add some macro algae

Add some macro algae

Albert B Ulrich III 31 Day Challenge 4 Comments

Welcome to Day 13 of the 31 Days to Build a Better Saltwater Aquarium Challenge.

One of the simplest and best things I ever did to build a better saltwater aquarium was to Add Some Macro Algae to my sump.  I added chaetomorpha algae,(affectionately called “chateo”),  but you could certainly add any other species you can find at your local fish store.

If you don’t have a sump, that’s okay, you can add it directly to your tank. If this is the case, I recommend you stick with chaetomorpha or halimeda, rather than some of the more invasive caulerpa species. They will grow well, but perhaps too well.

Adding macro algae to your sump or aquarium does three important things:

  1. The fishes, corals and foods you feed them create waste. That waste is actually algae fertilizer.
  2. It also acts as a home for copepods and amphipods and will help improve the biodiversity in your tan
  3. You can also feed small amounts to tangs, angelfish, rabbitfish or other herbivores.

add some macro algae

The macro algae helps keep your water clean and otherwise algae-free by removing those pollutants from the water that would cause problem algae spikes, magically scrubbing your water.

There are even ornamental macro algae available today that look stunning in your display or sump.

Build a better saltwater aquarium today and add some macro algae to your tank.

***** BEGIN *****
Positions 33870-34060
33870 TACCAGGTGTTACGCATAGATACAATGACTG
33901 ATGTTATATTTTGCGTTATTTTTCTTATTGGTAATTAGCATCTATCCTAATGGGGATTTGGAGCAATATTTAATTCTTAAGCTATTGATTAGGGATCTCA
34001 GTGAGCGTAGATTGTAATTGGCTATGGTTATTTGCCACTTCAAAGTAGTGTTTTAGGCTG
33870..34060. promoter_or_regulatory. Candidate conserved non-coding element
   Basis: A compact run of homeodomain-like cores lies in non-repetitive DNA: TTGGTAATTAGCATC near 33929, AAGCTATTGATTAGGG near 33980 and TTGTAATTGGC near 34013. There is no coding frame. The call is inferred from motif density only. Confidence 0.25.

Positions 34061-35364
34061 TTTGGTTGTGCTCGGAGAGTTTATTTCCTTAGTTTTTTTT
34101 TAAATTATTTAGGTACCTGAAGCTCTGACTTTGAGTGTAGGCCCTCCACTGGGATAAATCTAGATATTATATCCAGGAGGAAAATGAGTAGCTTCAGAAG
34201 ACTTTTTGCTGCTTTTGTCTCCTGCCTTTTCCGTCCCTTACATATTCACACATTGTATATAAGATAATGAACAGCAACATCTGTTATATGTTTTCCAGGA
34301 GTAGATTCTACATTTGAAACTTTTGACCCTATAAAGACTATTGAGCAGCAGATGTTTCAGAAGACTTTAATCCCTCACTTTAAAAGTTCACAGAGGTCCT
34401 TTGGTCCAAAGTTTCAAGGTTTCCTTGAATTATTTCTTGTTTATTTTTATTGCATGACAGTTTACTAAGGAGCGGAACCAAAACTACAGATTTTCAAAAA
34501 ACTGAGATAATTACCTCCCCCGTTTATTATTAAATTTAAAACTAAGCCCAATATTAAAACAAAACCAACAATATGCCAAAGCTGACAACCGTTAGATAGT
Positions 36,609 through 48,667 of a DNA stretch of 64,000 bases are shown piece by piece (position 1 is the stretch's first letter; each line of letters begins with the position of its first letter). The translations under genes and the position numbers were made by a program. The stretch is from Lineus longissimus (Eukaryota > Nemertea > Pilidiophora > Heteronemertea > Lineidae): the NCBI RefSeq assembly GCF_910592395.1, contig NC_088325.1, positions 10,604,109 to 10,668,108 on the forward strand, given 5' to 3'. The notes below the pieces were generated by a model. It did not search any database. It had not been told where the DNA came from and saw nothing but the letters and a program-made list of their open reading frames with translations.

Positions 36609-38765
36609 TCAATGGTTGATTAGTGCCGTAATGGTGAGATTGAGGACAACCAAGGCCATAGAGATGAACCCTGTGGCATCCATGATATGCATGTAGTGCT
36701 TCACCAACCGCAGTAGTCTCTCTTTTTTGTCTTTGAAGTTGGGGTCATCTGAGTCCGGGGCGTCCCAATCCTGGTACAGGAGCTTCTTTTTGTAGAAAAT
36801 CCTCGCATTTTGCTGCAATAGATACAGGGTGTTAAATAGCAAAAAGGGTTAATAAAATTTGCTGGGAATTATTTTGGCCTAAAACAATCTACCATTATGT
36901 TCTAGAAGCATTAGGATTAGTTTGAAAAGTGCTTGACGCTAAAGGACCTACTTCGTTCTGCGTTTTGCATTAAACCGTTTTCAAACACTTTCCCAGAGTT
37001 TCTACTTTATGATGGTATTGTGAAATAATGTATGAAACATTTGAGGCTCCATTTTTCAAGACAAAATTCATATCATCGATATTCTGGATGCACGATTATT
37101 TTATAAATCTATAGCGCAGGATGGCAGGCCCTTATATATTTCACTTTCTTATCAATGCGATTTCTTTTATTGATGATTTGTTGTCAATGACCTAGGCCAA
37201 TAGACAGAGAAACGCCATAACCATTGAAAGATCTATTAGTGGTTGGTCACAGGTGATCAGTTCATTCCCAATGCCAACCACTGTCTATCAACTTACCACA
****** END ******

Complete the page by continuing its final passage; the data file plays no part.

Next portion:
This is a simple and effective way to keep nutrient loads down while simultaneously improving the biodiversity in your tank.

If you already have macro algae growing in your tank, sump or refugium, consider improving the biodiversity even further by adding a second type of algae.

Albert B Ulrich IIIAdd some macro algae

Comments 4

  1. Post
    Albert B Ulrich III

    Hi Chris, thanks for the comment/question. Creating a refugium (defined area in the sump designed for this purpose) is potentially best practice, but some of us just have macro algae floating in the sump. Mine is where the water comes into the sump from the tank (farthest point from the return pump) because otherwise it gets stuck to the return pump.

  2. Hector Robles

    How about chaetomorpha that is already grown, could it be added directly to the tank? This is new to me.

  3. Post
    Albert B Ulrich III

    yes, you could. The only downside would be finding the right spot, aesthetically, but I have some in my display too. It grows, gets in the way and I ‘harvest’ it. Helps keep nutrients down and provides another small source for biodiversity. From your perspective, just make sure you’re okay with the look of it.

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